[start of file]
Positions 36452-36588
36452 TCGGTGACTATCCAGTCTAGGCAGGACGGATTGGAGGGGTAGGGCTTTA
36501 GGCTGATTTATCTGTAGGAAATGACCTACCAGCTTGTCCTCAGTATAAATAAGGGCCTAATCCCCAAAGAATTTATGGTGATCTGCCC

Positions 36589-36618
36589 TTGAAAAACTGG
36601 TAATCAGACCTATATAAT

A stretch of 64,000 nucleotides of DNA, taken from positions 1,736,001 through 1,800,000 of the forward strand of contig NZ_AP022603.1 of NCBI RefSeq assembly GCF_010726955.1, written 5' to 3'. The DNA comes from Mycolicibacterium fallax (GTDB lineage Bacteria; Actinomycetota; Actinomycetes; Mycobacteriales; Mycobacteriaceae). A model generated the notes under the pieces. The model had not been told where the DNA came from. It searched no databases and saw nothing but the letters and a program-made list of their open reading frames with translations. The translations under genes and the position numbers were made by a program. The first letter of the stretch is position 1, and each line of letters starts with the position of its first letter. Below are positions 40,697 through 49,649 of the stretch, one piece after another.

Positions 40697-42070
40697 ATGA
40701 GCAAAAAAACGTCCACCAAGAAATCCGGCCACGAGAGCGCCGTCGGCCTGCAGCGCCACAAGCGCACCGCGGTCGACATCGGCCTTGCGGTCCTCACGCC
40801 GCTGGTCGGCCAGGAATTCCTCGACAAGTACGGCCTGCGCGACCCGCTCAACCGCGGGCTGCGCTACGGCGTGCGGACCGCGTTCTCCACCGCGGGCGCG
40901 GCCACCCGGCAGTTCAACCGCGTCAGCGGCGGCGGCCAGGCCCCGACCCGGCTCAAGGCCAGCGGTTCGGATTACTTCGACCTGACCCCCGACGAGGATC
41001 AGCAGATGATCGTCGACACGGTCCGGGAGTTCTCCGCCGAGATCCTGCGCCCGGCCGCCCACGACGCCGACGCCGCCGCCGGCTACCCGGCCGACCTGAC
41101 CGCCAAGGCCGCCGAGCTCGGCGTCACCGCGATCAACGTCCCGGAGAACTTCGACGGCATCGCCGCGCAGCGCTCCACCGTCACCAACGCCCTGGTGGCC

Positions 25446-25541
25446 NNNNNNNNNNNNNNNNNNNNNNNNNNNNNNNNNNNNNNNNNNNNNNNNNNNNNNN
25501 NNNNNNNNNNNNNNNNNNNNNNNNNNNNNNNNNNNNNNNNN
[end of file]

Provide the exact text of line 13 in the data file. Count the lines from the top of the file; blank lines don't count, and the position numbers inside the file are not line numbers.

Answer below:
41001 AGCAGATGATCGTCGACACGGTCCGGGAGTTCTCCGCCGAGATCCTGCGCCCGGCCGCCCACGACGCCGACGCCGCCGCCGGCTACCCGGCCGACCTGAC